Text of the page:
There have been a lot of changes in Math objectives and instruction over the past few years. One change that I wasn’t so sure about *at first* was “decomposing fractions“. At the time I was teaching third grade and there were already so many fraction concepts to teach. But, let me tell you, after working with my students on decomposing fractions, I see that they understand fractions a lot better than when we just labeled the fractions. Composing and decomposing the fractions helps them to really see how the parts and wholes relate. Now that I am tutoring 4th, 5th and 6th graders, I see how decomposing fractions really helps them to understand the “bigger” things that they do.

Here is an example of how decomposing fractions helps with simplifying an improper fraction to a mixed number:

Works really well! Now, when I learned how to change an improper fraction into a mixed number we divided the numerator by the denominator and then used the remainder to write the fraction. That works too, but not for everyone. About 16 years ago I taught 5th grade and we used this traditional approach. We even had a cute rhyme … but some students just didn’t “get it”. They couldn’t remember the steps because they didn’t have that deeper understanding. Decomposing fractions helps the students to see why we have the whole number and the remainder as a fraction.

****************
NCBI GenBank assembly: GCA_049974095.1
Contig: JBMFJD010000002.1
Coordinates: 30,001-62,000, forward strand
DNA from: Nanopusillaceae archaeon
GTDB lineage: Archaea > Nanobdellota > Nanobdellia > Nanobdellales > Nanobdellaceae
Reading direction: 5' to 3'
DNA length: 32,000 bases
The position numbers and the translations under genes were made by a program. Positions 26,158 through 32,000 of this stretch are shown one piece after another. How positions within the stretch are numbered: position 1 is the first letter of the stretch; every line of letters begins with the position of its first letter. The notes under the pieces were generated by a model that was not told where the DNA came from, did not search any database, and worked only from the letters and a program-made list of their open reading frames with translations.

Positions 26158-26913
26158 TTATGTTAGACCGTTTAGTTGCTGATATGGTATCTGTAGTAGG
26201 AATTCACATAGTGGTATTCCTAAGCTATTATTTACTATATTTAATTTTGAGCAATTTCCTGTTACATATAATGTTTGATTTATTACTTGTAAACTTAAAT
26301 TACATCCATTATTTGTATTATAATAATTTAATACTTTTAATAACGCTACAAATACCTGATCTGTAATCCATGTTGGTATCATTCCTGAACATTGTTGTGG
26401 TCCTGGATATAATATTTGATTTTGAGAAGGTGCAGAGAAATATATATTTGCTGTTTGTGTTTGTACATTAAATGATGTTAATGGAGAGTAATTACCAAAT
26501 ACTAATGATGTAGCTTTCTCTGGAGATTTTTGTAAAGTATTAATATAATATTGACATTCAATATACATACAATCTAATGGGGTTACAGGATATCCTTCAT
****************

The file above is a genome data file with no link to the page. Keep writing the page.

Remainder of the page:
I think it is important as math teachers for us to build understanding that will carry our students through their academic careers, so I like presenting and practicing the solution both ways and then discussing with the student which way they understand the best.

If you are looking for some fun games to practice decomposing fractions I have two: They are both matching games. The first one is decomposing numbers less than 1 and the second is decomposing numbers greater than 1 (mixed numbers and improper fractions). They are available together in one download with a bonus sorting activity:

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